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Could the S&P Lawsuit on Actions Before Financial Crisis Be Revenge for Credit Downgrade?


Before the bottom fell out on our economy back in 2007 – credit rating groups like S&P and Moody’s were giving positive investor ratings to the mortgage backed securities largely blamed for the collapse that we are still recovering from years later. In 2011, S&P was the only credit rating agency to downgrade the rating of the United States after the debt limit crisis of that summer. This week the Department of Justice filed a civil suit against S&P for the company’s role in incorrectly characterizing the safety of mortgage backed securities. S&P, noticing the absence of its fellow negligent agencies in the suit, has suggested that perhaps their persecution is motivated by retribution for the downgrade--which the Obama administration had immediately questioned in 2011.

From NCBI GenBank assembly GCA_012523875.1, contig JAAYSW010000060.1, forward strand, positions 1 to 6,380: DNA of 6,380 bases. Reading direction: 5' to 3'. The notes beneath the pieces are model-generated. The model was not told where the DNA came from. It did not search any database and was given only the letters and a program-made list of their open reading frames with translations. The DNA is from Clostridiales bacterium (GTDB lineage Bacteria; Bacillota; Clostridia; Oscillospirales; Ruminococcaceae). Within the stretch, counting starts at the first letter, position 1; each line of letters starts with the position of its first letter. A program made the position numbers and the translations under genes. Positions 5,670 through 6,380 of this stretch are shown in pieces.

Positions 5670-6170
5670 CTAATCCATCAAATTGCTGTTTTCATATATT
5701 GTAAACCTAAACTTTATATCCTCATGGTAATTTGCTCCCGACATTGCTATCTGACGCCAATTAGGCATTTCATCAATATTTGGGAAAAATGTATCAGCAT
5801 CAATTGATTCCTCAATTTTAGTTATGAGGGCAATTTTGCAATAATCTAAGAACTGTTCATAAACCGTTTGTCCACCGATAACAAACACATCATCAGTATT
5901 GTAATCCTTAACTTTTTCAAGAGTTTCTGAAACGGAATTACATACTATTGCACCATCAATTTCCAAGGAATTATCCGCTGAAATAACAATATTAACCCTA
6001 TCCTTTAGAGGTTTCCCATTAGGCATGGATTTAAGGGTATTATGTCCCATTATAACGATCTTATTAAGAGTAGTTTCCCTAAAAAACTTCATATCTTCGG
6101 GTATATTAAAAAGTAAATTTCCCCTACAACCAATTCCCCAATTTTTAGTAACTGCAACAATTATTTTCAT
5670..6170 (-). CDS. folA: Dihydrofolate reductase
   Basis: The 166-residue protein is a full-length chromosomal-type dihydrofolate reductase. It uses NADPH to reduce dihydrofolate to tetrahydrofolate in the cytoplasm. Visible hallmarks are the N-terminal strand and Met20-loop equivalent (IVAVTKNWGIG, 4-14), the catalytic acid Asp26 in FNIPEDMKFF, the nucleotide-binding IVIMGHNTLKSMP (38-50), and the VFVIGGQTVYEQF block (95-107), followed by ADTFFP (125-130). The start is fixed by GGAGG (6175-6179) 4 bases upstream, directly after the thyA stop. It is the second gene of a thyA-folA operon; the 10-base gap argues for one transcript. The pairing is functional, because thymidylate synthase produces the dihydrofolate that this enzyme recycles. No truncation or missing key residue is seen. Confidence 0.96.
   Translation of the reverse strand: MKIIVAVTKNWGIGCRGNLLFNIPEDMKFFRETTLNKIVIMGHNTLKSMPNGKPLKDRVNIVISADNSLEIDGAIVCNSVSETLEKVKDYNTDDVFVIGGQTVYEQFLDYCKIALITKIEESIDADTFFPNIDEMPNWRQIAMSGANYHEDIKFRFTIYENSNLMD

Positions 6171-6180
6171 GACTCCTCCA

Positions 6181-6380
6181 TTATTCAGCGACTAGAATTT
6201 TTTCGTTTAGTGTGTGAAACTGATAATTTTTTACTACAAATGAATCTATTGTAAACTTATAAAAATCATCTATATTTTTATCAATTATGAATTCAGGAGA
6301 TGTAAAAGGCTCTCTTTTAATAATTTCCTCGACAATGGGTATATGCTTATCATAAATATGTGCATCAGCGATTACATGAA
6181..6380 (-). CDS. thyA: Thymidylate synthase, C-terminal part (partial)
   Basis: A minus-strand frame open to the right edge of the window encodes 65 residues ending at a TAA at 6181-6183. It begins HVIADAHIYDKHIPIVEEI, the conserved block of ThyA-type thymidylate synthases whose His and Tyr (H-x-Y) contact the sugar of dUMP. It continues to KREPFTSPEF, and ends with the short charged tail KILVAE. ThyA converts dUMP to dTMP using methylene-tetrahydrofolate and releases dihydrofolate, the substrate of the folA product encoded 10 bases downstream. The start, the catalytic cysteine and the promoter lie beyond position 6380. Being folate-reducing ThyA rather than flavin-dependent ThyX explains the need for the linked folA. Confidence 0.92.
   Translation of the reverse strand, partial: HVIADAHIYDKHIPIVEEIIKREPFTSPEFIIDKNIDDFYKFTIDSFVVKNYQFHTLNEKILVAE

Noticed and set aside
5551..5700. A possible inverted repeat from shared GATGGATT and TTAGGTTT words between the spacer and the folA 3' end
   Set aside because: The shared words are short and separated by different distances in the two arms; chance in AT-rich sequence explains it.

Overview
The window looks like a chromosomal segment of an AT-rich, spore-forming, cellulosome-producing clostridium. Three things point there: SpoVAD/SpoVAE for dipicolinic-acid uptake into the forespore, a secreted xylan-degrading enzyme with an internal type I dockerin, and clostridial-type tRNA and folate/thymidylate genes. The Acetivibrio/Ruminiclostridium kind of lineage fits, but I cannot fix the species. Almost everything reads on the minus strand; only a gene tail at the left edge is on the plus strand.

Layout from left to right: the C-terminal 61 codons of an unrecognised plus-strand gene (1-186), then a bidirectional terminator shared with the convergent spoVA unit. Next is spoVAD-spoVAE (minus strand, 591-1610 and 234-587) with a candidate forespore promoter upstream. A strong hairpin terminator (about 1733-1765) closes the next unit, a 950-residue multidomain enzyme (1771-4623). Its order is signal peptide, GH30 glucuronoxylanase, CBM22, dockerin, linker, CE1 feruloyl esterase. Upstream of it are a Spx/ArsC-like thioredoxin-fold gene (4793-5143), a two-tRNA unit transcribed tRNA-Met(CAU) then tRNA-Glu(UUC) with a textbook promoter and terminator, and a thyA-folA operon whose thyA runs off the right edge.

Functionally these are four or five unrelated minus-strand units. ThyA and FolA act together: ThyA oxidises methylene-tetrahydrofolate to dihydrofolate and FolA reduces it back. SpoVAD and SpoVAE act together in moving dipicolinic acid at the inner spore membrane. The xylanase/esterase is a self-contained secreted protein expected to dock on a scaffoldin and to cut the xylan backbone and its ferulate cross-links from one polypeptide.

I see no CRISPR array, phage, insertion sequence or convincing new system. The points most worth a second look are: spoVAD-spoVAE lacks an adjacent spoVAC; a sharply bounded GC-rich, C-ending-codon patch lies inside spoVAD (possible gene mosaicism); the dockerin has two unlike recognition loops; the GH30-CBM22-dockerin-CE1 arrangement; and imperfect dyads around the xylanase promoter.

S&P's attorney Floyd Abrams tells the Wall Street Journal that "things seemed to rev up in terms of the intensity" of the federal investigation of S&P's mortgage backed securities ratings after the downgrade of the U.S. credit.

On 'Real News' Tuesday the panel discussed the timeline leading up to the S&P lawsuit  and how likely (or unlikely) it is that the Obama administration is using the DOJ for vengeance.



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